The flight from Maun to the Makgadikgadi Pans could lead one to believe that the land below you seems uninhabitable by neither man nor beast. A seemingly barren landscape, dotted with a few clumps of dark vegetation, does at first glance look like the African experience of a lifetime, as quoted by many brochures and sales people.
Guests arriving in the Pans for the first time are greeted by a landscape unlike any other on Earth, where the world's largest salt pans - greater in size than Switzerland - stand as testimony to what was once a vast inland lake.
Yet, like every where else on the planet, life around Makgadikadi is controlled by the seasons, with the wet season attracting great herds of animals and flocks of birds while the dry season provides stories of survival and surreal experiences.
Depending on the amount of rain that falls in the area, the Makgadikgadi can resemble a giant lake, or be dotted with glistening pans on the edges of the main depression. Whatever the levels of water in the area, the grasses on the fringes of the depression will be green and nutritious and this attracts large herds of Zebra and other animals to the region. Predators will also be present in numbers, weeding out the sick and the weak.
At this time of year, the activities revolve around game drives, night drives and nature walks which allow visitors to experience the rich variety of wildlife in the region. Walks with the Bushmen are offered from some of the lodges in the region. Birds flock to the area and thousands of flamingos can be seen feeding in the shallows.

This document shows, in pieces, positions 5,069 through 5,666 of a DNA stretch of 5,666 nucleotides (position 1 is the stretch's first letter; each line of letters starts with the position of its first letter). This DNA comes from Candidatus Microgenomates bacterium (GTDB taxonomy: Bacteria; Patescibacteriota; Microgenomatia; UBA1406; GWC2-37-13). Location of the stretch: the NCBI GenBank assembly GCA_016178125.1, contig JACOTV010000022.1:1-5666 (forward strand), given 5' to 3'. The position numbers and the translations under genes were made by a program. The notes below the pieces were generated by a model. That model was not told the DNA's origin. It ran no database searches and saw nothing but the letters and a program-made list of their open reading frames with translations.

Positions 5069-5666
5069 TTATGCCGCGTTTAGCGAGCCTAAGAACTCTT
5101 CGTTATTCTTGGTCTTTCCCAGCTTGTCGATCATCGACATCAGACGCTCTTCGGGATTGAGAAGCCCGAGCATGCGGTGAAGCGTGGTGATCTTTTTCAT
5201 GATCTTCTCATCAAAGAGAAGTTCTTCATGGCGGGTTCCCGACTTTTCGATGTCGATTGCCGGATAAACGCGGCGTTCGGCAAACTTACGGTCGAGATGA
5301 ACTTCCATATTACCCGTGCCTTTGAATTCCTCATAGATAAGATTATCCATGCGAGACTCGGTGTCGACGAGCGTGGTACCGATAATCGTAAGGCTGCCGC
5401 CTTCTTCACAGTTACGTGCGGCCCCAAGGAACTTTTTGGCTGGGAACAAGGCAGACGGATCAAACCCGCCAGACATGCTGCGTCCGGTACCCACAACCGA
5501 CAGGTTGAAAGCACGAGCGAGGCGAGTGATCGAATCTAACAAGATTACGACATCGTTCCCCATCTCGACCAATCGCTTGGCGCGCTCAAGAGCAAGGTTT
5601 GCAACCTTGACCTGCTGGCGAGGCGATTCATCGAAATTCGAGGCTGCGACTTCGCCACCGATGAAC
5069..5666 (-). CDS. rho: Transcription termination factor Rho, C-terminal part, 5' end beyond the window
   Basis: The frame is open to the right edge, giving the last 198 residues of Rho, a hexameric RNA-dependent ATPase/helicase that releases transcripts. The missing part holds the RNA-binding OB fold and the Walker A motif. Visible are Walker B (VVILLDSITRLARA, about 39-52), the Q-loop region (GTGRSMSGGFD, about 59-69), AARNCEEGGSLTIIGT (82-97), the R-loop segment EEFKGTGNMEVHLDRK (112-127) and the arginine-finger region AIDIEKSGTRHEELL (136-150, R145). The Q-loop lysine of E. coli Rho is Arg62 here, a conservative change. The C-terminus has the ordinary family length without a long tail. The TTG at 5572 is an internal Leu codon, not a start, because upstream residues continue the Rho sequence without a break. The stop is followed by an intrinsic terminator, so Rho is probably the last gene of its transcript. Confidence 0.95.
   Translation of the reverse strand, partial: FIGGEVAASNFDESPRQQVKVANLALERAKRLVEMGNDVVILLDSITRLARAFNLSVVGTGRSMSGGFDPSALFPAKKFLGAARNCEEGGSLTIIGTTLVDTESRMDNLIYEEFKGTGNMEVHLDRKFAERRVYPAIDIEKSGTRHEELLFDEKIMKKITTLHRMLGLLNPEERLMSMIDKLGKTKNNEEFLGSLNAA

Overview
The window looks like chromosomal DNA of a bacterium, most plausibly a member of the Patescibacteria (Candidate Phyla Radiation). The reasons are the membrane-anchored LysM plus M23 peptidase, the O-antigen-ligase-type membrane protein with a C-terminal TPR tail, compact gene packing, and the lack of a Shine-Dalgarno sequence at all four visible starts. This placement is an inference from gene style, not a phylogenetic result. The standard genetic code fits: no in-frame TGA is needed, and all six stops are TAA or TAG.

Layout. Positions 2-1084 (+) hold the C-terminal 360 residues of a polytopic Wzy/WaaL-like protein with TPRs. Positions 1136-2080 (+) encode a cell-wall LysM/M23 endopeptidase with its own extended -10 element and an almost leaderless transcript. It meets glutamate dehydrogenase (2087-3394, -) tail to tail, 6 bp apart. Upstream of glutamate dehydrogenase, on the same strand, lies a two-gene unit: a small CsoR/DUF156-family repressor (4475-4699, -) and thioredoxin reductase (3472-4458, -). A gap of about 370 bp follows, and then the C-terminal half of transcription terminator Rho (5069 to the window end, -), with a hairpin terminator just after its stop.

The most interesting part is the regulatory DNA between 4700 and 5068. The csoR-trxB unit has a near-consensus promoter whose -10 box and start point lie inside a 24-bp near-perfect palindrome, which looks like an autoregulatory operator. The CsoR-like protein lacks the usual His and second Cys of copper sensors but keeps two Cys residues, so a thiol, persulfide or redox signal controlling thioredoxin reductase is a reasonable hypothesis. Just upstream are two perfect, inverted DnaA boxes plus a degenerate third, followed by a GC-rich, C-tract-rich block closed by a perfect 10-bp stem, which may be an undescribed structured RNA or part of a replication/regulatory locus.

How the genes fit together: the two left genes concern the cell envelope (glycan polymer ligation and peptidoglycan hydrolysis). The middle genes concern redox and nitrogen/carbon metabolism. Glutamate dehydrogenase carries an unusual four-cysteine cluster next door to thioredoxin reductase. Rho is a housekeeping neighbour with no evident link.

Although the wet season is exciting for its sheer numbers of wildlife, it is in the dry season that the essence of the Makgadikgadi Pans is experienced. This is the time when the water has dried up, and the herds have left, save for the carcasses and hoof prints imprinted in the dried surface.
The permanent denizens of the Pans provide for fascinating viewing and interaction, such as activities with habituated Meerkats - and watching them as they go about their daily routine. Other interesting species that can be seen on activities in the Makgadikgadi include the elusive Brown Hyena and the desert adapted Oryx or Gemsbok.
The dry season is the best time for interactive walks with the original inhabitants of the region, the San or Bushmen, who will showcase their survival techniques such as finding water in the desert.
Riding out onto the pans on a quad bike is a highlight of any Makgadikgadi safari, for it is here where visitors can gain appreciation of the space and silence, as well as experience riding for hours and not getting anywhere in particular, creating a soul searching experience which can be an overwhelming experience.